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“11. The law in regard to grant or refusal of
bail is very well settled.The court granting
bail should exercise its discretion in a


judicious manner and not as a matter of

course. Though at the stage of granting bail a
detailed examination of evidence and
elaborate documentation of the merit of the

case need not be undertaken, there is a need to
indicate in such orders reasons for prima facie
concluding why bail was being granted
particularly where the accused is charged of

having committed a serious offence. Any order
devoid of such reasons would suffer from non-

application of mind. It is also necessary for
the court granting bail to consider among
r other circumstances, the following factors also

before granting bail; they are:

(a) The nature of accusation and the severity
of punishment in case of conviction and the
nature of supporting evidence.

(b) Reasonable apprehension of tampering
with the witness or apprehension of threat to
the complainant.

(c) Prima facie satisfaction of the court in

support of the charge. (See Ram Govind
Upadhyay v. Sudarshan Singh (2002) 3 SCC
598 and Puran v. Rambilas (2001) 6 SCC

Referring to the factors to be taken into consideration for
grant of bail, in Jayendra Saraswathi Swamigal v. State
of Tamil Nadu (2005) 2 SCC 13, it was held as under:-

“16. …….The considerations which normally
weigh with the court in granting bail in non-
bailable offences have been explained by this Court
in State v. Capt. Jagjit Singh AIR 1962 SC 253 and
Gurcharan Singh v. State (Delhi Admn.) (1978) 1
SCC 118 and basically they are — the nature and
seriousness of the offence; the character of the

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evidence; circumstances which are peculiar to the
accused; a reasonable possibility of the presence of
the accused not being secured at the trial;
reasonable apprehension of witnesses being


tampered with; the larger interest of the public or

the State and other similar factors which may be
relevant in the facts and circumstances of the

24. After referring para (11) of Kalyan Chandra Sarkar,
in State of U.P. through CBI v. Amarmani Tripathi (2005)
8 SCC 21, it was held as under:-

“18. It is well settled that the matters to be
considered in an application for bail are (i)
whether there is any prima facie or reasonable
ground to believe that the accused had committed
r the offence; (ii) nature and gravity of the charge;

(iii) severity of the punishment in the event of
conviction; (iv) danger of the accused absconding
or fleeing, if released on bail; (v) character,
behaviour, means, position and standing of the

accused; (vi) likelihood of the offence being
repeated; (vii) reasonable apprehension of the
witnesses being tampered with; and (viii) danger,
of course, of justice being thwarted by grant of bail

[see Prahlad Singh Bhati v. NCT, Delhi (2001) 4
SCC 280 and Gurcharan singh v. State (Delhi

Admn.)(1978) 1 SCC 118]. While a vague
allegation that the accused may tamper with the

evidence or witnesses may not be a ground to
refuse bail, if the accused is of such character that
his mere presence at large would intimidate the
witnesses or if there is material to show that he will
use his liberty to subvert justice or tamper with the
evidence, then bail will be refused……..”.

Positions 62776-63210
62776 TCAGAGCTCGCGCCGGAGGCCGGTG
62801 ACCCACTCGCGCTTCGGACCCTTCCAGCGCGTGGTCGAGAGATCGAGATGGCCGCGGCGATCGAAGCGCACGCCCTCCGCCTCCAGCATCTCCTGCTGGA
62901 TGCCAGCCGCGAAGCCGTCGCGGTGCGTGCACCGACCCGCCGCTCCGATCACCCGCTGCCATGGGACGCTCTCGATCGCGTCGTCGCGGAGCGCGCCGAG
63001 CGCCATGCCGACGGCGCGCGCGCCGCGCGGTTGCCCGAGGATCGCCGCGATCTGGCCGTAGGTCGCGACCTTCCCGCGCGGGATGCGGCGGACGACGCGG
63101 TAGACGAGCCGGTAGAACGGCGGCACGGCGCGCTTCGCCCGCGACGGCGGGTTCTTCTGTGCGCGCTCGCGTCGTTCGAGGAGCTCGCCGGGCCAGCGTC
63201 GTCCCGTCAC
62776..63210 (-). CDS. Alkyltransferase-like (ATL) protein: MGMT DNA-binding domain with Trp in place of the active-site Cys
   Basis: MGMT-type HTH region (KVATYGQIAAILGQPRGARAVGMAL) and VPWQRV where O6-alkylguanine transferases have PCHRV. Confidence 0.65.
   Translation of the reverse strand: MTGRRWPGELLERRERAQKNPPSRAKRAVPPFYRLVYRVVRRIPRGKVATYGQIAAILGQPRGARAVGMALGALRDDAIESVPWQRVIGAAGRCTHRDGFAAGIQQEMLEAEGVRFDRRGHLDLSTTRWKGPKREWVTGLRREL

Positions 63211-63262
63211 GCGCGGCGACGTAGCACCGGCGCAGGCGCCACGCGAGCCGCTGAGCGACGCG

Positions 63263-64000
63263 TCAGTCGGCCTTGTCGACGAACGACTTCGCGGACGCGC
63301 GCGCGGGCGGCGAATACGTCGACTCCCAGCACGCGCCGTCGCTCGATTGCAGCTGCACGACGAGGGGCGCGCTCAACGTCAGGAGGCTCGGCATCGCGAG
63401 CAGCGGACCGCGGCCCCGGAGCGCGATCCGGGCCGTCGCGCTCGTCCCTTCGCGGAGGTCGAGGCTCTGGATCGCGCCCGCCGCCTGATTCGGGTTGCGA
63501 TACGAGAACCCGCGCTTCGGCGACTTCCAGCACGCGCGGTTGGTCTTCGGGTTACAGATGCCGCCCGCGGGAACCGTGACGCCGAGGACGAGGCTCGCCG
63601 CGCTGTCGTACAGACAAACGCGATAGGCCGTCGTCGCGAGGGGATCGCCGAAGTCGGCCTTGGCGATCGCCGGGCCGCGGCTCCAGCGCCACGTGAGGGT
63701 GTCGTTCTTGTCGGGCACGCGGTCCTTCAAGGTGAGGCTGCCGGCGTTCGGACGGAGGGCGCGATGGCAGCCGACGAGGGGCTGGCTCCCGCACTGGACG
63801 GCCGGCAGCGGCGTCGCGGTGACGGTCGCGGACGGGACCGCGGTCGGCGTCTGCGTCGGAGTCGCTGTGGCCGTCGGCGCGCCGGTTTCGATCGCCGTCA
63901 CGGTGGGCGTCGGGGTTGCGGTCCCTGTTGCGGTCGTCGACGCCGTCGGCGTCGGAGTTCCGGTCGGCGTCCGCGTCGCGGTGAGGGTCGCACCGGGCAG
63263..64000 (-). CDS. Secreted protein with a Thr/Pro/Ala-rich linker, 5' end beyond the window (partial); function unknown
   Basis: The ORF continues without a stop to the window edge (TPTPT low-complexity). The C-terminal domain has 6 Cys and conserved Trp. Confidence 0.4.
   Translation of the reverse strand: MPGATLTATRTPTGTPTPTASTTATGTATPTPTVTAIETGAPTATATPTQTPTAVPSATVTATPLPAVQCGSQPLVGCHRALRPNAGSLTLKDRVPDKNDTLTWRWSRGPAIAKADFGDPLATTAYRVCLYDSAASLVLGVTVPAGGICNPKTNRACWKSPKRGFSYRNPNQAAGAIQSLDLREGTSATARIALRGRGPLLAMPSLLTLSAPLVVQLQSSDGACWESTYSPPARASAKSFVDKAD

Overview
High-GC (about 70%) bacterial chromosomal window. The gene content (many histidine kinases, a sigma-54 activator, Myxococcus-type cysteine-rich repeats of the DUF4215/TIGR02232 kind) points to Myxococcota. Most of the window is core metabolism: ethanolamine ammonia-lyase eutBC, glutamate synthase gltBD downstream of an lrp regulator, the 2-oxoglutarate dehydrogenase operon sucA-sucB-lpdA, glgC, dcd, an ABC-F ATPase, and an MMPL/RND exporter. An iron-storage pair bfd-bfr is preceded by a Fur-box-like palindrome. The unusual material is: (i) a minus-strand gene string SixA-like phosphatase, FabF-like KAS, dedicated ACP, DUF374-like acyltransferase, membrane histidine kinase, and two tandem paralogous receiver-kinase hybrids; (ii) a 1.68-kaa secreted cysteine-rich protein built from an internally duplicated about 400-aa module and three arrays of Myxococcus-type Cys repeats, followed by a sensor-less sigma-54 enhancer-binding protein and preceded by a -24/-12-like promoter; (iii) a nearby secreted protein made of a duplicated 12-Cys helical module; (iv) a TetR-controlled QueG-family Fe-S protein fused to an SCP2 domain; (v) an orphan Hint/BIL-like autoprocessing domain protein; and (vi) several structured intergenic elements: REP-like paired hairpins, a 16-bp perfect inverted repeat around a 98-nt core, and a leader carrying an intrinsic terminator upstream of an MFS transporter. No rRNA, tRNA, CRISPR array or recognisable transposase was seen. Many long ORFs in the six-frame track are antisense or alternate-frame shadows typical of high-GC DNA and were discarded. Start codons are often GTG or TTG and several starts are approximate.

Hon’ble Apex Court in 2019 (1) Cr.C.C. 163, titled

Sangitaben Shaileshbhai vs. State of Gujarat and anr., held as under:-

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“………while adjudicating a bail application, Section 439 of
the Code of Criminal Procedure, 1973 is the guiding principle
wherein Court takes into consideration, inter alia, the gravity


of the crime, the character of the evidence, position and status

of the accused with reference to the victim and witnesses, the
likelihood of the accused fleeing from justice and repeating the

offence, the possibility of his tampering with the witnesses and
obstructing the course of justice and such other grounds. Each
criminal case presents its own peculiar factual matrix, and
therefore, certain grounds peculiar to a particular case may

have to be taken into account by the Court. However, the
Court has to only opine as to whether there is prima facie case
against the accused. The Court must not undertake meticulous

examination of the evidence collected by the police, or rather

order specific tests as done in the present case…….”

5. Considering the facts of instant case as detailed in para-3,

in the light of law laid down by Hon’ble Court, I am inclined to grant bail

to the petitioner. Instant bail petition is accordingly allowed. Petitioner is

ordered to be released on bail in FIR No. 363 of 2019 dated 01.12.2019,

registered at Police Station Balh, District Mandi under Sections 376, 342,

506 and 323 of the Indian Penal Code, on his furnishing personal bail

bond in the sum of Rs. 50,000/- with one local surety in the like amount

to the satisfaction of the learned Trial Court or learned Competent Court

of jurisdiction, where the FIR in question was registered, subject to

following conditions:-

i) The petitioner shall not contact the complainant
and witnesses, to threaten or browbeat them or to use
any pressure tactics in any manner whatsoever.

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ii) The petitioner shall not make any inducement,
threat or promise, directly or indirectly, to the
Investigating Officer or any person acquainted with the


facts of the case to dissuade him/her from disclosing

such facts to the Court or any Police Officer or tamper
with the evidence.

iii) The petitioner shall regularly attend the trial on

each and every date of hearing and if prevented by any
reason to do so, shall seek exemption from personal
appearance by filing appropriate application.

iv) The petitioner shall not leave India without

prior permission of this Court.

v) Petitioner shall not tamper with prosecution
evidence nor hamper investigation of the case in any
r manner whatsoever.

It is clarified that the observations made above are only for

the purpose of adjudication of the present bail petition and the learned

Trial Court shall not be influenced by any of these observations while

deciding the case on merits. It shall be open for the prosecution to move

for cancellation of the bail in case the petitioner abuses the liberty

granted and breaches the conditions of bail. The petition stands disposed

of in the above terms.

Copy dasti.

(Jyotsna Rewal Dua)

January 10, 2020